I love, love, love using muslin for the back of a quilt. I know, it’s not on-trend and I’ve even read a bit about a quilter who wasn’t interested in making quilts until she saw one WITHOUT a muslin back. But there are a few reasons why I personally love muslin quilt backing.
First, I’m not sure I’ll ever be able to disassociate the art of quilts from the function of quilts. I believe quilts are meant to sleep under. They go on your bed. Quilts are meant to keep you warm. You need to stay warm to survive! Okay, so we can buy comforters and mass-produced blankets and quilts at a variety of brick-and-mortar stores and online sites. I don’t need to make a quilt in order to sleep comfortably. And, yes, I have, and will probably again, make a quilted wall hanging. Maybe I’ll make a quilt I love so much that I won’t want to have it on a bed every day and have it eventually wear down. (Yes, quilts wear down and get holes in them—they’re not invincible if you use them!) But, I will always sleep under a quilt (or two), because I believe in the functionality of quilts and I want my quilts to be beautiful and comfortable. Good muslin fabric is light and soft. It feels fabulous. It’s perfect for sleeping under. There’s a reason you can find muslin swaddle blankets (FOR BABIES)—it’s a soft and comfortable fabric.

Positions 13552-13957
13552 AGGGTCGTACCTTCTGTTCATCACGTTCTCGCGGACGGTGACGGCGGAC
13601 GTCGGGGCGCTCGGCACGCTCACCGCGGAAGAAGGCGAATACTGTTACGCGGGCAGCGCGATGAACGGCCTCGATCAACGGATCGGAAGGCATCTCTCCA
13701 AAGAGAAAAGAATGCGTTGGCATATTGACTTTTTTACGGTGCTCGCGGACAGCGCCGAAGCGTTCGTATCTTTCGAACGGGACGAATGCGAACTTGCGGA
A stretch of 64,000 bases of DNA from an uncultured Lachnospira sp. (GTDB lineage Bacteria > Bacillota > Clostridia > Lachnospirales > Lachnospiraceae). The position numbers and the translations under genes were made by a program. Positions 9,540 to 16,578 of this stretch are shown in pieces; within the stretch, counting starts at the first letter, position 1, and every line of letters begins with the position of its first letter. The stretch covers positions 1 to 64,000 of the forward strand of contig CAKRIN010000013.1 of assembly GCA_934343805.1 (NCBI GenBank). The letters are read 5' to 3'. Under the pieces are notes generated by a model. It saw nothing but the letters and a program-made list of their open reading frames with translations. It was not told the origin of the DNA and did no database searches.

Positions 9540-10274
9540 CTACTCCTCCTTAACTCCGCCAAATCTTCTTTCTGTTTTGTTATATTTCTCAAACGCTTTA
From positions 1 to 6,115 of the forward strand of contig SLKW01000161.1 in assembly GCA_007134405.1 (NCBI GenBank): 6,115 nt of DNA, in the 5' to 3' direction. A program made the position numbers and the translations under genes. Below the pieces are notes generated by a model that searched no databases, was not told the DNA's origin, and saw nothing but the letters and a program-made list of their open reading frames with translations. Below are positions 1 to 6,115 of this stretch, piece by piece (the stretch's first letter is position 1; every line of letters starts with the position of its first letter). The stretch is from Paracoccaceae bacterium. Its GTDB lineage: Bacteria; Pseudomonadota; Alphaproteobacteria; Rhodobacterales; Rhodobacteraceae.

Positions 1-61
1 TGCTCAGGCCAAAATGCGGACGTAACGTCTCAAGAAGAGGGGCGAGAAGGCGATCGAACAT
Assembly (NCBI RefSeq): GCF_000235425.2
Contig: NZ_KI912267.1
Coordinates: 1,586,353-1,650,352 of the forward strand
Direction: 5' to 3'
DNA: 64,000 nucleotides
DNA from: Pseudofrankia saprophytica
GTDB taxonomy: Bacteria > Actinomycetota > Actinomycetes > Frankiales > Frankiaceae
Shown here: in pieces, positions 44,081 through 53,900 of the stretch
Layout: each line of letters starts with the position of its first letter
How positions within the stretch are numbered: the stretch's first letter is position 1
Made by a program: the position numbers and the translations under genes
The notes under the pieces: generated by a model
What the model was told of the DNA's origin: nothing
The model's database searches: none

Another part of my function reason is the cost of muslin. It’s relatively inexpensive compared to other quilting cottons. There’s a sense of economy when making your own quilt for use. I know, I know. Those mass-produced blankets/quilts/comforters are waaaay cheaper than making your own quilt these days. But, for me, there’s a nod to being fiscally efficient when I use muslin backing. If you’re a garment sewer, you may make test garments out of inexpensive muslin. You “make a muslin” before you cut into your really nice and expensive fabric.
My second reason for loving muslin for quilt backs is the aesthetics. A “blank back” provides visual relief from a well designed and pieced front. If a quilt is a piece of art, the viewer’s eye gets a break when they take a look at the back—nothing to see there! Or, maybe the quilting is highlighted by the solid color of the fabric. The focus remains on the front of the quilt. All the meaning can be stitched there, without being confused or misunderstood by another side. In contrast, a patterned or pieced back can add another level of meaning and overall style to a quilt. Muslin backing, like any other fabric, patterned or pieced, is an artistic choice.
I know better than to say “never,” but for now, I’m content on using natural muslin for my quilt backs. And, I love it.
What quilt backing can you just not get enough of?
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